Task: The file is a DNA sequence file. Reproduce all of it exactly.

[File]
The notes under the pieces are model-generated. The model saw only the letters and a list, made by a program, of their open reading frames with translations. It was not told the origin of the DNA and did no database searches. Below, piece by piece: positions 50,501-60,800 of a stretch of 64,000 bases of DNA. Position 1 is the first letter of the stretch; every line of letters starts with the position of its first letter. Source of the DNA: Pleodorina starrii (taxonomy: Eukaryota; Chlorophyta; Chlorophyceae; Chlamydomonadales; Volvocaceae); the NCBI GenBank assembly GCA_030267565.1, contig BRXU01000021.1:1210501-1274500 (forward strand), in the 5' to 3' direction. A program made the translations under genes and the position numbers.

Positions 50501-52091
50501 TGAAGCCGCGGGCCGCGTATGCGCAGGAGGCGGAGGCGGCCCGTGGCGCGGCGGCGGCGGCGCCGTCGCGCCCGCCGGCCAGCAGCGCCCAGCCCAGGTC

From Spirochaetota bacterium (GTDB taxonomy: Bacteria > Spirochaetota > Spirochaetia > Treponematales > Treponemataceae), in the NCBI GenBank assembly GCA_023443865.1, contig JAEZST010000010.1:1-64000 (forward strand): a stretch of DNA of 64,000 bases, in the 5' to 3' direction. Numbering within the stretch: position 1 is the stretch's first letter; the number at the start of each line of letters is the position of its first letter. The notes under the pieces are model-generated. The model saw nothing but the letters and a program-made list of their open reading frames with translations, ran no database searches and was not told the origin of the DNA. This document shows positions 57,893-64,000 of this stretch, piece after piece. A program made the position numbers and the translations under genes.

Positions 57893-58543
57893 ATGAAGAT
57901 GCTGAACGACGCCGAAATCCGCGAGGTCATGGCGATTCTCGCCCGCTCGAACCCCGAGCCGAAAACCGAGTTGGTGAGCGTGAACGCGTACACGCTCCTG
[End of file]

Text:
The notes under the pieces are model-generated. The model saw only the letters and a list, made by a program, of their open reading frames with translations. It was not told the origin of the DNA and did no database searches. Below, piece by piece: positions 50,501-60,800 of a stretch of 64,000 bases of DNA. Position 1 is the first letter of the stretch; every line of letters starts with the position of its first letter. Source of the DNA: Pleodorina starrii (taxonomy: Eukaryota; Chlorophyta; Chlorophyceae; Chlamydomonadales; Volvocaceae); the NCBI GenBank assembly GCA_030267565.1, contig BRXU01000021.1:1210501-1274500 (forward strand), in the 5' to 3' direction. A program made the translations under genes and the position numbers.

Positions 50501-52091
50501 TGAAGCCGCGGGCCGCGTATGCGCAGGAGGCGGAGGCGGCCCGTGGCGCGGCGGCGGCGGCGCCGTCGCGCCCGCCGGCCAGCAGCGCCCAGCCCAGGTC

From Spirochaetota bacterium (GTDB taxonomy: Bacteria > Spirochaetota > Spirochaetia > Treponematales > Treponemataceae), in the NCBI GenBank assembly GCA_023443865.1, contig JAEZST010000010.1:1-64000 (forward strand): a stretch of DNA of 64,000 bases, in the 5' to 3' direction. Numbering within the stretch: position 1 is the stretch's first letter; the number at the start of each line of letters is the position of its first letter. The notes under the pieces are model-generated. The model saw nothing but the letters and a program-made list of their open reading frames with translations, ran no database searches and was not told the origin of the DNA. This document shows positions 57,893-64,000 of this stretch, piece after piece. A program made the position numbers and the translations under genes.

Positions 57893-58543
57893 ATGAAGAT
57901 GCTGAACGACGCCGAAATCCGCGAGGTCATGGCGATTCTCGCCCGCTCGAACCCCGAGCCGAAAACCGAGTTGGTGAGCGTGAACGCGTACACGCTCCTG